As easy as the models and athletes in our magazine make being lean and ripped look, we’ve got to be honest, it couldn’t be further from the truth. It’s hard, it takes time, and it demands an unwavering degree of discipline. In our on-going efforts to assist you in sculpting the body you’ve always wanted, we’ve laid out the gold rules to getting ripped.
Body Recomposition — This essentially refers to losing body fat and building muscle at the same time. Now, conventional wisdom dictates that you cannot do both at the same time . This however, is not entirely true. You can lose fat and build muscle at the same time if you are in a positive nitrogen balance (I just take this to be sufficient protein intake) OR you’ve never trained with weights before. When you first start lifting, your body is not used to the amount of wear and tear (shock) resistance training causes to your muscles. Because of this, your body amps up it’s testosterone (muscle building hormone) production to make sure it can keep up, resulting in some awesome newbie gains. These are highly accelerated periods of muscle growth right after you start training. It’s often said that the muscle you gain during your first 1–2 years of training is more than all of the muscle you can pack on in subsequent years combined. Seeing these quick gains is great as it’s extremely satisfying and motivating as a newbie.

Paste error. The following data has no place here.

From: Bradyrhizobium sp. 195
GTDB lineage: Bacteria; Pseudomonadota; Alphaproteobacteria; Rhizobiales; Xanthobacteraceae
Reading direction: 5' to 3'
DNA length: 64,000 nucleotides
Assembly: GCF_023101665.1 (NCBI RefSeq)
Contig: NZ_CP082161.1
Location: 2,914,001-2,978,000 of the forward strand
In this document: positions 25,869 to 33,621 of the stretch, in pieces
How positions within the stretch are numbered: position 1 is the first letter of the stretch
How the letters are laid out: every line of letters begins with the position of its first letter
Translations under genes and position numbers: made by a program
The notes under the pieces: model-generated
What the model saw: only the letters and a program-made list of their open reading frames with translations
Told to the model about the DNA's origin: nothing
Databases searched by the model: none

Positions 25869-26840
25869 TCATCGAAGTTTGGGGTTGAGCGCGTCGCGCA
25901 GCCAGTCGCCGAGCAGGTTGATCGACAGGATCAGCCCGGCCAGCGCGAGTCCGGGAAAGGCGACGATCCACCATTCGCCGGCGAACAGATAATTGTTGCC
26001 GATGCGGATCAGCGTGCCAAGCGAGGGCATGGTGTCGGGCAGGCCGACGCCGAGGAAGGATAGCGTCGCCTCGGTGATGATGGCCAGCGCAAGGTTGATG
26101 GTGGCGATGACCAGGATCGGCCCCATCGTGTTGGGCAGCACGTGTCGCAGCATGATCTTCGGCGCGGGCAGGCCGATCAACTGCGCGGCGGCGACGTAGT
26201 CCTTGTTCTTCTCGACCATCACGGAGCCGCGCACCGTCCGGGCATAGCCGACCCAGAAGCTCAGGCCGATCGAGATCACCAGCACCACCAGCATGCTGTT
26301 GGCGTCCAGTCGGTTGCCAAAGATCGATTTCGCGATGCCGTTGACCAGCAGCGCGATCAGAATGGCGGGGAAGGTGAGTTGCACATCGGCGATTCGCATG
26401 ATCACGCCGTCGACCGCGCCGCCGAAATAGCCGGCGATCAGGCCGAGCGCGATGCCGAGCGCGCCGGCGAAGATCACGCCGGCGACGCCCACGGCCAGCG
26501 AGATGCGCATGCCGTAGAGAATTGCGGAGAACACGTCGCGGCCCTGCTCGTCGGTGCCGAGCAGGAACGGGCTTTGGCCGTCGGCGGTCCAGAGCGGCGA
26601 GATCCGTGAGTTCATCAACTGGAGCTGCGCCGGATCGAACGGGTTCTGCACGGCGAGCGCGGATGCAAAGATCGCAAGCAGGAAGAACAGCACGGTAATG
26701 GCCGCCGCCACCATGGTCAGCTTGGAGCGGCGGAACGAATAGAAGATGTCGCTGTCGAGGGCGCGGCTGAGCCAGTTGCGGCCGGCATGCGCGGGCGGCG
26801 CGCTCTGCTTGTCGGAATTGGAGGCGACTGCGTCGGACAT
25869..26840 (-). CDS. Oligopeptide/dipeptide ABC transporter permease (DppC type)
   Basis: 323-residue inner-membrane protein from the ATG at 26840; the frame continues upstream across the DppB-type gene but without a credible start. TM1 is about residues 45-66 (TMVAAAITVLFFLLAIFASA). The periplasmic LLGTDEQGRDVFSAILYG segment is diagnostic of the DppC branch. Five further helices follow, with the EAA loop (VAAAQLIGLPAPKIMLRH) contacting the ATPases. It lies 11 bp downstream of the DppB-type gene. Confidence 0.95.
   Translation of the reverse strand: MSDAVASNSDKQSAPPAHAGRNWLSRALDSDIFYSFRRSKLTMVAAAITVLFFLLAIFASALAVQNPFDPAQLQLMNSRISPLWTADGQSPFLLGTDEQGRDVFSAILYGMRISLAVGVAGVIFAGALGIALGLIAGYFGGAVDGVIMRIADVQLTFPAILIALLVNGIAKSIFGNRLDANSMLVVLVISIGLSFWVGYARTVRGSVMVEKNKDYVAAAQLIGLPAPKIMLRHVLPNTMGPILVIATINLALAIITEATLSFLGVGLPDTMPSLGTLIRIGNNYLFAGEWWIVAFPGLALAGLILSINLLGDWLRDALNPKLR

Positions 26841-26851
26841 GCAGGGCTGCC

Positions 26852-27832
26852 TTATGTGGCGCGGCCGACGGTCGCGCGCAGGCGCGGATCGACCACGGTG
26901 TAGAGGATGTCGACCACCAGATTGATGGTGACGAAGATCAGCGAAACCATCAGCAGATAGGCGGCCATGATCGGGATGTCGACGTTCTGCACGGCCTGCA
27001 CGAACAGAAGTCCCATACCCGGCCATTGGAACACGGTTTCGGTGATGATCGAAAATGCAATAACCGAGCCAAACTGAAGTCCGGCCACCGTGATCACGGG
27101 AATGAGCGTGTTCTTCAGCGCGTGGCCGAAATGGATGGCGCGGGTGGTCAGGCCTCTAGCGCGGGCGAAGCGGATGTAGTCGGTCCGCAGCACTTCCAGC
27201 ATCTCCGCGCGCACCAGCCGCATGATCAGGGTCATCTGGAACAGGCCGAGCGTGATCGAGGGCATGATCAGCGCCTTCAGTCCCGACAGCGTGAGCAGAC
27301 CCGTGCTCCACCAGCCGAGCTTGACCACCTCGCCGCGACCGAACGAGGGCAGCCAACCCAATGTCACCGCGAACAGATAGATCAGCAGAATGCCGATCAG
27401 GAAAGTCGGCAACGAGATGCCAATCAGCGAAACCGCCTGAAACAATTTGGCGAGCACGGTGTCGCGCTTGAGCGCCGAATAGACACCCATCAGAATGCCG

Abdominal muscles consist of three layers. The very deepest layer is the transversus abdominis, which acts as the body's girdle, providing support and stability and plays a critical role in exhalation. Next is the rectus abdominis, which flexes the spine. Closest to the surface are the internal and external obliques, which turn the trunk and provide the body with rotation and lateral movement.